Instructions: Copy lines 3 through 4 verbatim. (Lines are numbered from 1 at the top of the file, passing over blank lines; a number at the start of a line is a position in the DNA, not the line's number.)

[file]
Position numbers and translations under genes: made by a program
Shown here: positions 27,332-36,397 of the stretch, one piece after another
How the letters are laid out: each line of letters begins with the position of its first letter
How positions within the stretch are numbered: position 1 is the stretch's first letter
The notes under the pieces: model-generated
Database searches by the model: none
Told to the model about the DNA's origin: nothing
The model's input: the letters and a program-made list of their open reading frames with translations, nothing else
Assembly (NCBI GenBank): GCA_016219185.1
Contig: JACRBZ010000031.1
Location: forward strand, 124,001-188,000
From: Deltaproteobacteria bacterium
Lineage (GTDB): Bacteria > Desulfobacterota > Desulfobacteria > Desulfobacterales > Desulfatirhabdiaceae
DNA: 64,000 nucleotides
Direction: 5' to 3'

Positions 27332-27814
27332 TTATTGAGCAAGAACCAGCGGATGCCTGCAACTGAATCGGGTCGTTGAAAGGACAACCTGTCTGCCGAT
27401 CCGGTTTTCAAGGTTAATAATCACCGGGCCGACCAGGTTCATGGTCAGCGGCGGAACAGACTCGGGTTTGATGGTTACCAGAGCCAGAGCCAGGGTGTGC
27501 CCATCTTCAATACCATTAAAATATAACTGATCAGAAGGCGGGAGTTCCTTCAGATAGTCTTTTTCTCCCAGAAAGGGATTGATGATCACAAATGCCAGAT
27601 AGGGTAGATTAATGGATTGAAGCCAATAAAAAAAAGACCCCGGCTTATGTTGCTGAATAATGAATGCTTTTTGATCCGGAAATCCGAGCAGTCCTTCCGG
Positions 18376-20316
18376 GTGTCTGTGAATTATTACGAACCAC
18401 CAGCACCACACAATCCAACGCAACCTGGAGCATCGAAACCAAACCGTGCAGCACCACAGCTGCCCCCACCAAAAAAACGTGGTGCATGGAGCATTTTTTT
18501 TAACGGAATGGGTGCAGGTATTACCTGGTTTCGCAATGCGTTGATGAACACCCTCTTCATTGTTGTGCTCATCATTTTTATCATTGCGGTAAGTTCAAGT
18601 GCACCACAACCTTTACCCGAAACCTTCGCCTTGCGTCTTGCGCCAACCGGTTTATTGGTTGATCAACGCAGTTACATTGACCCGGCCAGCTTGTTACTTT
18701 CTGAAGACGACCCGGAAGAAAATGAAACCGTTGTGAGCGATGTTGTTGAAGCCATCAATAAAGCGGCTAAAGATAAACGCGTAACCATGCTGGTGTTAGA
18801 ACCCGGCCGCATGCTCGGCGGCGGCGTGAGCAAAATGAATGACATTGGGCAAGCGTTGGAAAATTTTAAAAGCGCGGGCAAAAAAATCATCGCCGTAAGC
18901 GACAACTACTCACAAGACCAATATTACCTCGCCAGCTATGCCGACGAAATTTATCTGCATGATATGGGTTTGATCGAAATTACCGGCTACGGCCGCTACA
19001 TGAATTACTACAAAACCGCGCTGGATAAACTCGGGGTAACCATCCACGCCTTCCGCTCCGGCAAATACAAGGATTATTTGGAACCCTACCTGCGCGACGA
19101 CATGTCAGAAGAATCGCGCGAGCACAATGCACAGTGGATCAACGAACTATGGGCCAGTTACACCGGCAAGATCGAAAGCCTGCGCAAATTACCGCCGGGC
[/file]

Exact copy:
How the letters are laid out: each line of letters begins with the position of its first letter
How positions within the stretch are numbered: position 1 is the stretch's first letter